Applying mixture model methods to SARS-CoV-2 serosurvey data from Geneva

Judith A. Bouman, Sarah Kadelka, Silvia Stringhini, Francesco Pennacchio, Benjamin Meyer, Sabine Yerly, Laurent Kaiser, Idris Guessous, Andrew S. Azman, Sebastian Bonhoeffer, Roland R. Regoes

Research output: Contribution to journalArticlepeer-review


Serosurveys are an important tool to estimate the true extent of the current SARS-CoV-2 pandemic. So far, most serosurvey data have been analyzed with cutoff-based methods, which dichotomize individual measurements into sero-positives or negatives based on a predefined cutoff. However, mixture model methods can gain additional information from the same serosurvey data. Such methods refrain from dichotomizing individual values and instead use the full distribution of the serological measurements from pre-pandemic and COVID-19 controls to estimate the cumulative incidence. This study presents an application of mixture model methods to SARS-CoV-2 serosurvey data from the SEROCoV-POP study from April and May 2020 in Geneva (2766 individuals). Besides estimating the total cumulative incidence in these data (8.1% (95% CI: 6.8%–9.9%)), we applied extended mixture model methods to estimate an indirect indicator of disease severity, which is the fraction of cases with a distribution of antibody levels similar to hospitalized COVID-19 patients. This fraction is 51.2% (95% CI: 15.2%–79.5%) across the full serosurvey, but differs between three age classes: 21.4% (95% CI: 0%–59.6%) for individuals between 5 and 40 years old, 60.2% (95% CI: 21.5%–100%) for individuals between 41 and 65 years old and 100% (95% CI: 20.1%–100%) for individuals between 66 and 90 years old. Additionally, we find a mismatch between the inferred negative distribution of the serosurvey and the validation data of pre-pandemic controls. Overall, this study illustrates that mixture model methods can provide additional insights from serosurvey data.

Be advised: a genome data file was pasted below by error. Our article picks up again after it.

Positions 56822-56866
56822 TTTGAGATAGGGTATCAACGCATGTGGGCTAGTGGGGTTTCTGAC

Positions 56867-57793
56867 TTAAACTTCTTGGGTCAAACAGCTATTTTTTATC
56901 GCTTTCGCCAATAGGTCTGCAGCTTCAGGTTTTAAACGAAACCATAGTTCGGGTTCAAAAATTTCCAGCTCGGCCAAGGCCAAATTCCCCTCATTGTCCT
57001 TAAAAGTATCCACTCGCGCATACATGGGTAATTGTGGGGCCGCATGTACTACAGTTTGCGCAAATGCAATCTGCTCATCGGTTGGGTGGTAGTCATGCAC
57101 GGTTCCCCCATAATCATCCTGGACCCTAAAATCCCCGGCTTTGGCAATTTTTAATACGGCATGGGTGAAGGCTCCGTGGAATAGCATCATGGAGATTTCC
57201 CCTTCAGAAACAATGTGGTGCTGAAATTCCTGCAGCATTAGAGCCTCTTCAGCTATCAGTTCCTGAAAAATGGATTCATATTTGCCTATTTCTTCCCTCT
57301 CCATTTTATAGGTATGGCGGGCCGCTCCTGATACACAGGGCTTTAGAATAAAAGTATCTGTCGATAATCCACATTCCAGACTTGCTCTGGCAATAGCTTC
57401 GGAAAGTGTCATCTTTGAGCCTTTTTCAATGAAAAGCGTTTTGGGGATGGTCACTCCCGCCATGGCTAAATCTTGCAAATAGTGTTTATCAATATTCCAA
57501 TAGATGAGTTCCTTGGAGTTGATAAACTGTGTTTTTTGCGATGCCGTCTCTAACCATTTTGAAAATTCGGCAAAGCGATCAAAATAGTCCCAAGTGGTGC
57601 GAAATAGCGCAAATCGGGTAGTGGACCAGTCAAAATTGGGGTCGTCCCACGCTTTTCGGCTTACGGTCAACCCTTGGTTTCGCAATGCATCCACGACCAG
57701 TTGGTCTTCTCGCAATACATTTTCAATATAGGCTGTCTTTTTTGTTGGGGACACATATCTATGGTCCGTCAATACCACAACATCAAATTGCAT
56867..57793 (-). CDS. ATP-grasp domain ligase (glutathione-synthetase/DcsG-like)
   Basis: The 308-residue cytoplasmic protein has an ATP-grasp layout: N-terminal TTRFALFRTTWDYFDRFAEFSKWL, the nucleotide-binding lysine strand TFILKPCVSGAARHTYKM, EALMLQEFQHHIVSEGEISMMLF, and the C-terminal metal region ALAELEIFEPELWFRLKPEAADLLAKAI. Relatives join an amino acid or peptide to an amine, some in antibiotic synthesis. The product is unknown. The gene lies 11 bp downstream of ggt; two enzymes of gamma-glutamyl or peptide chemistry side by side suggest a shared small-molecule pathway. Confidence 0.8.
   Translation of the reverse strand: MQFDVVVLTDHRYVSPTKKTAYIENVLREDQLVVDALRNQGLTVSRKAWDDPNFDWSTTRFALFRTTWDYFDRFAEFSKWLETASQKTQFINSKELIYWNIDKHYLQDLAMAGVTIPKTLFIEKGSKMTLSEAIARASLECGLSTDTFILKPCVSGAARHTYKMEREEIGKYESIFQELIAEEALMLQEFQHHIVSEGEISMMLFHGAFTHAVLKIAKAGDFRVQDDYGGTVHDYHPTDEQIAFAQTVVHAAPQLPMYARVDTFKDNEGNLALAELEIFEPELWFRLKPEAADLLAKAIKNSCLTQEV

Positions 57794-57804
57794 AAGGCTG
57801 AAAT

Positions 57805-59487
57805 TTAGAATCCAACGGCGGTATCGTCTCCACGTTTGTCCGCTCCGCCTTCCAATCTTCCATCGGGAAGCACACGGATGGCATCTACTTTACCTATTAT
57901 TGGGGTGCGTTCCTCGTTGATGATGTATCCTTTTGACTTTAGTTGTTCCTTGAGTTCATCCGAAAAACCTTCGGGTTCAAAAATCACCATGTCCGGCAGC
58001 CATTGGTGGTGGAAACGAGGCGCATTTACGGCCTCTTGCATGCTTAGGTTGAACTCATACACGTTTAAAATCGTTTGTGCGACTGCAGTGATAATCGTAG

Original languageEnglish (US)
Article number100572
StatePublished - Jun 2022


  • COVID-19
  • Mixture model methods
  • SARS-CoV-2
  • Serological assays
  • Serosurvey

ASJC Scopus subject areas

  • Public Health, Environmental and Occupational Health
  • Infectious Diseases
  • Epidemiology
  • Virology
  • Parasitology
  • Microbiology


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